In a historical moment where women are still struggling to guarantee - and in some countries to safeguard - the right to abort, (exemplary are the protests seen in Poland over the past few days against a political plan to ban abortion), reproductive rights are still under a constant siege.
If on one side the right to choose when, with whom, and if, to have children has been a recurrent and obstructed battle for women, on the other side, the right to parenthood stand in an equally fragile position. With medical scientific researches proceeding extremely fast (and being very well funded) sterilisation is being challenged; giving humans multiple options to overtake the initial physical obstacle of not being able to naturally procreate.
The documentary Future Baby (2016), screened at the Internazionale Festival investigates the increasingly common - and controversial - system of reproduction treatments. Despite the fast development and broad expansion of the above (to date over 5 million children have been born out of artificial reproductions practices), it feels like as much as this technology is moving forward, our capacity to understand and regulate it remains behind. In other words, this science is advancing at giant steps, yet some of the most incredible biotechnological innovations -and their consequences- remain a mystery for most of us. Like so many technological wonders. Their assistance is crucial, their understanding, apparently less so.
Understandably, every country has its own laws when it comes to reproduction treatment, transforming this practice into quite a relevant and profitable transnational touristic system that often mirrors the socio-economical discrepancy between Western and non-Western countries. While it seems a personal choice whether to consider surrogacy, or in vitro fertilisation to fulfil individual’s desire of procreation, these methods, in some cases, involve social exclusion. On one side there are wealthy patients able to access these expensive options, on the other, women from the southern hemisphere and eastern countries often offer their services (eggs donations, surrogacy, and gestational surrogacy), for the payment reward they can make.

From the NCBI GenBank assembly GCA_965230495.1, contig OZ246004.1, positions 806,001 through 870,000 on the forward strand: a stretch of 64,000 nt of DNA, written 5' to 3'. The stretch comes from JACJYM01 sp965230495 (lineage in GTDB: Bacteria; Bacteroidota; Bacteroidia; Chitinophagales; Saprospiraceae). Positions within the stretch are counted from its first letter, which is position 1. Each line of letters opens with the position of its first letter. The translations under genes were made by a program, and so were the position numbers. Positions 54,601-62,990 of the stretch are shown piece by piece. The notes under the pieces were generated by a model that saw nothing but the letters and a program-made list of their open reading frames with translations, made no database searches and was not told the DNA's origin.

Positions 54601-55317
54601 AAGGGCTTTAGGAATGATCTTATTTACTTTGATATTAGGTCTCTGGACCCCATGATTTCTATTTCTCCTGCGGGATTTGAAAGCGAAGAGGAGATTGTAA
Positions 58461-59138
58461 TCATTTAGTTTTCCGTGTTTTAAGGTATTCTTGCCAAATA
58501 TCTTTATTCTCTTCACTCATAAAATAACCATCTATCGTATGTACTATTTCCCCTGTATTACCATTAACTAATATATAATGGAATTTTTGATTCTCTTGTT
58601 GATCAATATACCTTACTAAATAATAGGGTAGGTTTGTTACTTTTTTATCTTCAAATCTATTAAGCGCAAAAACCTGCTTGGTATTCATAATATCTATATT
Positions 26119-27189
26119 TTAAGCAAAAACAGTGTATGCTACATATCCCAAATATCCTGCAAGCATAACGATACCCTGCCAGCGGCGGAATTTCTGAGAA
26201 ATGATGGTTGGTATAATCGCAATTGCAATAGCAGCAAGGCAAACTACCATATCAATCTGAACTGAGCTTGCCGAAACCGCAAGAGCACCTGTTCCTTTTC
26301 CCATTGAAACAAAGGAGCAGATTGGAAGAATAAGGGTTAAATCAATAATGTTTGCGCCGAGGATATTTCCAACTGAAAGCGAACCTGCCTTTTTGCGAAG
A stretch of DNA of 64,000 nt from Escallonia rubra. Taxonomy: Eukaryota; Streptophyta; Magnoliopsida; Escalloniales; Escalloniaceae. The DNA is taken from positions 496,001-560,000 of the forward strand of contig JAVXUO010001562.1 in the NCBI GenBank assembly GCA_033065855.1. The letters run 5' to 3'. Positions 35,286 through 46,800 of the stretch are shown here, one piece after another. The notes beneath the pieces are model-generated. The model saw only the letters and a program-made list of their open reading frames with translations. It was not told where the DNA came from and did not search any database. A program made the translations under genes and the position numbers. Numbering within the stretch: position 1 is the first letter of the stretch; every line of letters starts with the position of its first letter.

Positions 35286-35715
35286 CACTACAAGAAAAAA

Whether this unbalance in the access of choice-making is considered as a problem or not, what is really put at stake in the documentary is the apparent absence of boundaries when it comes to artificial human evolution.
Technology stepped into reproduction processes first with artificial insemination and in vitro fertilisation (IVF), this then followed with gestational surrogacy. While these practices are nowadays common, the improvement to these methods and further experimentations on others, are posing new doubts and risks on the ethical and scientific table, yet once again, it feels we haven’t got the time to understand these problems, or maybe we just don’t want to.
From the customisation of embryos not only for health reasons but for aesthetic desires; the selection of surrogate mothers by considering the superficial features of the person through commercial agencies; to genetical intervention in the attempt to artificially generate the most ‘perfect of babies’; this practice do doubt satisfies many people, whilst also opening an immense abyss of questions concerning the future steps of human evolution.
One of the lead doctors in this field interviewed in Future Baby, has been performing IVF for years now, rightly points out the key issue of assistive reproductive technology: do we need to have the answers first and then proceed, or should we proceed and see what happens meanwhile? It is clear we have chosen the second option.
Psychologically, ethically, and socially, artificial reproduction still remains the centre of fervent debates, yet it is crucial to acknowledge that science is moving on, whether we agree with it or not. It is in human nature to explore, upgrade, and experiment, and since the advent of technology permit us to push the boundaries of our own physical existence, allowing an intervention in the most crucial process of our species (besides death): giving life. Yet, like death, also reproduction has been denaturalised to perform at its best, and to overcome our natural limits.
Ultimately, what needs to be understood here is not whether we will be able to technologically improve ourselves for the better, but if we will be able to prevent ourselves from doing so for the wrong reasons.
Words by Sofia Gallarate